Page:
Saturday, July 9, 2011

awesome americans #2: pollock & the abstract expressionists

i think i've mentioned, probably ad nauseum, how entranced i was by europe growing up.

i couldn't help it. fine arts, culture, classical music, cool watches - let's face it, europe had it, we didn't. and i wanted to be a painter. and everything about painting came from europe - all the classical masters, all the neo-classical masters, almost all of the important movements, the important artists, everything. what was the future for an unknown person from an unknown corner of an insignificant part of the world?

until i took an art history class in high school. and i learned about the movement of the twentieth century that - for the first time in recent history - brought the capital of art out of paris and to the new world, to new york city - abstract expressionism.

i'm not an art historian, nor critic. i can't really write an essay about abstract expressionism - well, not in any reasonable time frame, and not without a lot of cribbing off of online sources, like any undergrad worth his or hers salt these days. all i can really write about is my very personal experience with abstract expressionism - and with, most specifically, the paintings of jackson pollock.

in the classroom, i learned about this seminal movement that brought the art world over the pond and to our shores just following world war II, and i felt my self swell with - let's face it - pride, at being privy to the generation that can remember when we, we!, bested the europeans at art and brought it home to america. when we somehow breached the stronghold that was art in europe - both classical and revolutionary, training and boundary-breaking - all of that happened there, and yet in one cultural shift, we came up with something new, something different, something unique.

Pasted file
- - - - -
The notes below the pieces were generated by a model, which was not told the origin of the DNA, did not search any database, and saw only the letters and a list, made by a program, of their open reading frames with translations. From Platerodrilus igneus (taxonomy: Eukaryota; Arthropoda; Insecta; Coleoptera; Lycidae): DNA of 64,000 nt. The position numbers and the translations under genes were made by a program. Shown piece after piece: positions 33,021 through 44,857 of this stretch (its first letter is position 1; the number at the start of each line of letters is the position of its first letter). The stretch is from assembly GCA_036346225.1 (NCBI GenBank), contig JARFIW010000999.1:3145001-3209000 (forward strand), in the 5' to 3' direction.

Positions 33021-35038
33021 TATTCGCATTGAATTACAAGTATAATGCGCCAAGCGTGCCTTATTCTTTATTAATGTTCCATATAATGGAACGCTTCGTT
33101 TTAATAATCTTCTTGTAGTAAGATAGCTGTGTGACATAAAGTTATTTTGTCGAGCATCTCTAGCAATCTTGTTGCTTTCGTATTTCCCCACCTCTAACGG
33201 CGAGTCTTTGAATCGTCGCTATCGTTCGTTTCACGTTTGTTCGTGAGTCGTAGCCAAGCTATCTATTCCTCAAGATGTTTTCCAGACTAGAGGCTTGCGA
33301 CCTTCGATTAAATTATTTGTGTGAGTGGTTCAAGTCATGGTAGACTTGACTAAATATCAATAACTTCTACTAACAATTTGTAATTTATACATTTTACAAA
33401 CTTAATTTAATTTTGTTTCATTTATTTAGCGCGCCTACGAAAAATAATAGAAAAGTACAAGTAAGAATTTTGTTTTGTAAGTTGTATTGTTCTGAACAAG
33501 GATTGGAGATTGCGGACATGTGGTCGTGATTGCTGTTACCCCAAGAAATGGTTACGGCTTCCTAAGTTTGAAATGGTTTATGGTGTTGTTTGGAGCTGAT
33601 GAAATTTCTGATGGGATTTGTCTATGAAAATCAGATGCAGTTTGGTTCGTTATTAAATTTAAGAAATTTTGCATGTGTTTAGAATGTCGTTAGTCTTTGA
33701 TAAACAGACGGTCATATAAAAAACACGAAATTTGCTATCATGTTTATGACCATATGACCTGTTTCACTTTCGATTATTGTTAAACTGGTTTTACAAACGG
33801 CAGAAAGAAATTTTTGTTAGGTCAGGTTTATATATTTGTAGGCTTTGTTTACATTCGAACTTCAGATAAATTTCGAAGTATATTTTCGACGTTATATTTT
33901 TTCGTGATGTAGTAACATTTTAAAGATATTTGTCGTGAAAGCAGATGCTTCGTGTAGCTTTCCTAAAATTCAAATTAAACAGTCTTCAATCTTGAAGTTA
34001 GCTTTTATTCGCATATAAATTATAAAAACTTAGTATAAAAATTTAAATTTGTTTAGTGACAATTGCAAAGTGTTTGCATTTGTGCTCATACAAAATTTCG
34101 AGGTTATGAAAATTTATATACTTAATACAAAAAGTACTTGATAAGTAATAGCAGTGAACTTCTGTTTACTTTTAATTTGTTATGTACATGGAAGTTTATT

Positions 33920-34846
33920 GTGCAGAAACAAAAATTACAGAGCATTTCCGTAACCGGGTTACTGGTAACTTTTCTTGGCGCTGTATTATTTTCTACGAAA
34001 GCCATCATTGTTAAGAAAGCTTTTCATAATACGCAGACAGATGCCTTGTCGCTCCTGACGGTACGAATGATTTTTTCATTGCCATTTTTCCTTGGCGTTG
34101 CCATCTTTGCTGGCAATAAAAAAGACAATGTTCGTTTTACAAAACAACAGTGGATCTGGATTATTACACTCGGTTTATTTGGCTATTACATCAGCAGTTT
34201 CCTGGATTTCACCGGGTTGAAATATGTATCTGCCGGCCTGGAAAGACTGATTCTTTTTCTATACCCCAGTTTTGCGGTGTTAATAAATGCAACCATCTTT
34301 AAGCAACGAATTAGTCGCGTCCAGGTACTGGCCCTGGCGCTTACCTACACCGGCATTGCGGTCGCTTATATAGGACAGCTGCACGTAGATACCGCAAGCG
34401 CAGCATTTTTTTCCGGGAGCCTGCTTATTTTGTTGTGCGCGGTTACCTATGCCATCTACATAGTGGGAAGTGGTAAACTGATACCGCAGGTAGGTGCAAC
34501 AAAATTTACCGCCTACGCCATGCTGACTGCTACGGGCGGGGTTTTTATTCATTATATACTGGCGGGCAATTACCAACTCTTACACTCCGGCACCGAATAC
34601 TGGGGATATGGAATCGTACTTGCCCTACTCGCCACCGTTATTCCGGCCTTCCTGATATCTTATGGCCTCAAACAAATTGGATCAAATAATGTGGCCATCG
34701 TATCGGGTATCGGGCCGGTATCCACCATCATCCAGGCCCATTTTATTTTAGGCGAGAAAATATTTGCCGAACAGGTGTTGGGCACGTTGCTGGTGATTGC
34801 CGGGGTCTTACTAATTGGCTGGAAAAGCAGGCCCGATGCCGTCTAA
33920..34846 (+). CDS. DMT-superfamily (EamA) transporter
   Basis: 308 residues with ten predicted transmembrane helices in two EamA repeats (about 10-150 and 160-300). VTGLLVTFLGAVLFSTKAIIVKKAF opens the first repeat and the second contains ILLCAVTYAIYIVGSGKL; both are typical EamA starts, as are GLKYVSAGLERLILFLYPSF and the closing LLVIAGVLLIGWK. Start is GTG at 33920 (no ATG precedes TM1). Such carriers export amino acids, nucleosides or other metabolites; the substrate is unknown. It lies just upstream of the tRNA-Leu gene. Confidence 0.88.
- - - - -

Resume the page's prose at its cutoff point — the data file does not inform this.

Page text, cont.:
i dutifully studied the slides of the paintings on the screen, i looked at them in my textbook. i felt the pride, sure, and i felt the urge to continue working in the fine arts field, which was now - 50 years later - more balanced, with genius and new thoughts coming from all over the world - no longer just the domain of one country or continent. but the paintings on the screen didn't really move me. they didn't really sing, didn't rock me in my gut, didn't truly captivate. there was a secret part of me that couldn't dispute the dismissals about the movement: "a bunch of paint dripped on a canvas? any six-year-old can make that!"

finally, i went to new york city myself one day - and stood before one. and i got it. 

jackson pollock was born in wyoming and grew up all over the west. and when you look at one of his paintings, up close and personal...

what do you see? movement. wide open movement. huge arcs of the arm, paint coming off the end. sweeping motions. a person walking around, all sides, of a giant canvas. movement and motion and room to spread out, freedom to do something never done before. how he must have leaned over, to get at the center of the canvas. how he must have moved, faster and slower, stepping back to view it, stepping in to add more.

so, what's the connection, between place and art? between the wide open spaces of his childhood, and the wide open gestures of his art? i don't know for certain that the two are related. but it certainly made sense to me, that day, gazing up at something i'd never seen the likes of before. and to me it did seem related - the american west and this dancing canvas before me.

and i thought, well, that's one thing maybe we - or one of us, at least - got right.

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